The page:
Í gær birti Guardian eftirfarandi grein Friðriks Sophussonar um greinaskrif DeMuth. Guardian hafði áður birt athugasemdir Alcoa.
Re the Karahnjukar Hydropower Project, Iceland
The article Power driven (Susan De Muth, The Guardian Weekend, November 29) on the Karahnjukar hydropower development is extremely inaccurate and misleading, distorting both the project itself and Icelandic society as a whole.
The physical impact of the scheme is grossly exaggerated at the beginning of the article, which opens with an extravagant account of the highland area north of the Vatnajokull glacier, before going on to claim that “a large part of this is due to disappear under 150m of water.” Given that the area in question covers a region of thousands of square kilometres and the main storage reservoir covers a total area of only 57km2, this can hardly be described as sinking “a large part”.
The article then goes on to assert that, “the project has proceeded, side-stepping one obstacle after another.” In actual fact, the development was subject from the outset to Iceland’s stringent legal procedures on environmental impact assessment (EIA), based on EU regulations. Once completed, these were followed by parliamentary approval by a vast majority, and construction permits were issued by the local authorities involved.
Neither the Karahnjukar project nor the open and effective democratic processes surrounding it deserve the front-page heading, “Iceland’s shame.” While it is true that the National Planning Agency did rule against the scheme, one of the main reasons was a lack of information on certain critical environmental factors available to it at the time. When these had been provided and accepted by independent experts, the Minister for the Environment, acting in her capacity as the higher authority in accordance with EIA legislation, then agreed to the project subject to certain changes and conditions.
In terms of wildlife, the development’s impact is, in fact, limited. According to the article, “a cull of one third of the (reindeer) population has already begun in anticipation of the drastic reduction in feeding grounds.” The truth is that hunting has been increased to prevent overpopulation and this has nothing to do with the project. As for pink-footed geese, the species does indeed nest in the region, as in other parts of Iceland’s highland interior, but there is certainly no “protected nesting ground” as is claimed by the author. Scientific research has shown that the project is not a threat to the geese stock.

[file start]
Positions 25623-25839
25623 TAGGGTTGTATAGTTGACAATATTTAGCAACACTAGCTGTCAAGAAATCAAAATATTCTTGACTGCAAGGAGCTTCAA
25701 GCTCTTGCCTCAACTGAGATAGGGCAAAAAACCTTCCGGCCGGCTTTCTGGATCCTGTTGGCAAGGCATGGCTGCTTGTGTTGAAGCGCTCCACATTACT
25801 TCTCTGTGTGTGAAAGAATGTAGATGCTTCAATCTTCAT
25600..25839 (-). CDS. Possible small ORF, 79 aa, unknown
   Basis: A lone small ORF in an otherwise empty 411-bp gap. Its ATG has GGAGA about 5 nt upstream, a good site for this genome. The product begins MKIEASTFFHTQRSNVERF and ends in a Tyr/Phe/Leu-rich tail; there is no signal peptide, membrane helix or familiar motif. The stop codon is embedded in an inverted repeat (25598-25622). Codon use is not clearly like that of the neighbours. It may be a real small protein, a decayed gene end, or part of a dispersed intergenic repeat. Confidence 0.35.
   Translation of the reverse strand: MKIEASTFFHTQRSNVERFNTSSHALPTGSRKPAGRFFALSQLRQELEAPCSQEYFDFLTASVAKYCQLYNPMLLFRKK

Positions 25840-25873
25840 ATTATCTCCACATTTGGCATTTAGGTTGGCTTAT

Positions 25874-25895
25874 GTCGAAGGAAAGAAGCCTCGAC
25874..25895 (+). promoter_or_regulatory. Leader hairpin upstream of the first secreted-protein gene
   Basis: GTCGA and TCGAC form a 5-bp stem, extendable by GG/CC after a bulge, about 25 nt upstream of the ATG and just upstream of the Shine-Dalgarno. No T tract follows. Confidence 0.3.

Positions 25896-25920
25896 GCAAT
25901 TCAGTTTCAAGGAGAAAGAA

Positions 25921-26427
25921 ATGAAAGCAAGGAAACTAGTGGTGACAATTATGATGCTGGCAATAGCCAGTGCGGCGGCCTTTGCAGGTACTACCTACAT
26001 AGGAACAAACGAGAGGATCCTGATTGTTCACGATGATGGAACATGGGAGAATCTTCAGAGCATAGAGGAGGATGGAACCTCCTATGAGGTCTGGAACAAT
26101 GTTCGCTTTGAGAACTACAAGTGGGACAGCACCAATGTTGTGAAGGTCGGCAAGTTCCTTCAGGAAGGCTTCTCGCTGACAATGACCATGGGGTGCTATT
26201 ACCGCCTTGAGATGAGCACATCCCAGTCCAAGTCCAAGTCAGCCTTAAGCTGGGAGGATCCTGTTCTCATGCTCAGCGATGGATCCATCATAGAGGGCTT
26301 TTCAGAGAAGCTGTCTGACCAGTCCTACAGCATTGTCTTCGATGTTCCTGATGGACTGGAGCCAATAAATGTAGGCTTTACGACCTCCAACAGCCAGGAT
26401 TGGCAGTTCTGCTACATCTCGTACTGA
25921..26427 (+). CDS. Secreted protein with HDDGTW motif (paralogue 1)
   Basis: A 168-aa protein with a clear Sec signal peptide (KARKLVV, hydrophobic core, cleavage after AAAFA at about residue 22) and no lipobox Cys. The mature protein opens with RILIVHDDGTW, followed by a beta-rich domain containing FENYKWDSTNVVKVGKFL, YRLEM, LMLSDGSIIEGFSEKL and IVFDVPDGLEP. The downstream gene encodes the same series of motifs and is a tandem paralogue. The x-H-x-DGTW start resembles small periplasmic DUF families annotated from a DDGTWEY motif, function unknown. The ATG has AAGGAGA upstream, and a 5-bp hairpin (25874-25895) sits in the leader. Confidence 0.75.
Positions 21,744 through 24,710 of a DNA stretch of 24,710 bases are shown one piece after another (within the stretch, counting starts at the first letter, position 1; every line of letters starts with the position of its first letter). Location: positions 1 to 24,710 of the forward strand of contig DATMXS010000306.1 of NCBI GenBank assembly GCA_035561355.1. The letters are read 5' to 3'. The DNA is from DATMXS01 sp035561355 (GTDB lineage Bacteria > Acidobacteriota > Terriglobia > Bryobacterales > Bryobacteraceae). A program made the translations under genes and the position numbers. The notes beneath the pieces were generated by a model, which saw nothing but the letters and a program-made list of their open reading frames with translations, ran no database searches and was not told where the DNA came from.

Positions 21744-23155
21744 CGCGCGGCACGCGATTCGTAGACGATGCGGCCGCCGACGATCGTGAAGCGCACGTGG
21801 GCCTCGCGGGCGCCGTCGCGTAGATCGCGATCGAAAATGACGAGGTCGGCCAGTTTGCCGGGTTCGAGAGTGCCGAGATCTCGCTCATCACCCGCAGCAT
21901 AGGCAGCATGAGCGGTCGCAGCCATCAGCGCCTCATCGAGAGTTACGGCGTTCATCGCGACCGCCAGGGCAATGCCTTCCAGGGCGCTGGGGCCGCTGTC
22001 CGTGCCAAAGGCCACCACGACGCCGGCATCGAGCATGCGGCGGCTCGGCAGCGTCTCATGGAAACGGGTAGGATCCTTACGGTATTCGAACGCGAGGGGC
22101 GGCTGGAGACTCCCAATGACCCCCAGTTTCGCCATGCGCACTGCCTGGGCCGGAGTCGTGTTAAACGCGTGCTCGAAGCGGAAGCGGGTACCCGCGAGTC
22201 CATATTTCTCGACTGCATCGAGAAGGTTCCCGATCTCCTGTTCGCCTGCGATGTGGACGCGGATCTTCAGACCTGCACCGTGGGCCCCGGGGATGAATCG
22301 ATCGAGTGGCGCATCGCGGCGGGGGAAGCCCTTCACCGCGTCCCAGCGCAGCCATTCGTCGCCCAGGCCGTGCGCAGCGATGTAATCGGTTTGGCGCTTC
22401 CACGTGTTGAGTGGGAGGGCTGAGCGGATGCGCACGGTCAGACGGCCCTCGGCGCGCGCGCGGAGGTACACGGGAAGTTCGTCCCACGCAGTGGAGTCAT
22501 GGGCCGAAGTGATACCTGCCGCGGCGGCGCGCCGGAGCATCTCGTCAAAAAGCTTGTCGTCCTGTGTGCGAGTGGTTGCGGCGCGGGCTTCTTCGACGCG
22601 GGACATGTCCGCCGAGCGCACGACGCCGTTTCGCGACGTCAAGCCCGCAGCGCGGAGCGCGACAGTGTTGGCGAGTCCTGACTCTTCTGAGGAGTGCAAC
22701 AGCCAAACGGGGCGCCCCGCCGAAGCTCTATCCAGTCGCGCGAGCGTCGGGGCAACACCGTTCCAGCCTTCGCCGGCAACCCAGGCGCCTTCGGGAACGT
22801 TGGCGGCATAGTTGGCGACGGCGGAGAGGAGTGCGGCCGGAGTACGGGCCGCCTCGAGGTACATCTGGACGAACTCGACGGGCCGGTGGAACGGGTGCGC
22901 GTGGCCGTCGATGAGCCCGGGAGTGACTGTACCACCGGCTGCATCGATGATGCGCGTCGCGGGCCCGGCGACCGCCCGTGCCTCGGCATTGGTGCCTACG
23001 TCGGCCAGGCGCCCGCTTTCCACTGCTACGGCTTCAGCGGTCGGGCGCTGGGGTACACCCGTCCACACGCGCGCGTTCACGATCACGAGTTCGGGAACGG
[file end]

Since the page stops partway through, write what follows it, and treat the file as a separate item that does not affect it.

The article then proceeds to state that 60 waterfalls will be lost. The fact is that 3 will be lost and a few more will be reduced in early summer. Moving on to the coastal area, the author speculates that “fields will be flooded and two established farms – one an eco-tourism centre – almost certainly destroyed.” This is simply not true, nor is the assertion that Lagarfljot, Iceland’s longest lake, “will become muddy, turbulent and unnavigable.”
Finally, the article further claims that the main contractor “has negotiated 1,100 exemptions in its contract – all of which are believed to leave Landsvirkjun liable.” As CEO of the company in question, I can affirm that the contract contains no open reservations or exemptions whatsoever.
A full list of corrections to and clarification of the many erroneous claims and unfounded assertions contained in the article would run to several pages. The international community looks to hydropower development as an important component in achieving increased sustainability in the global energy sector. As a country, Iceland is recognised for developing an emission-free and sustainable power system. I would therefore like to assure Guardian readers that the article “Power driven” in no way presents a reasonable picture of the Karahnjukar project, the Icelandic power sector or the society in general.
Fridrik Sophusson, CEO, Landsvirkjun (The National Power Company), Iceland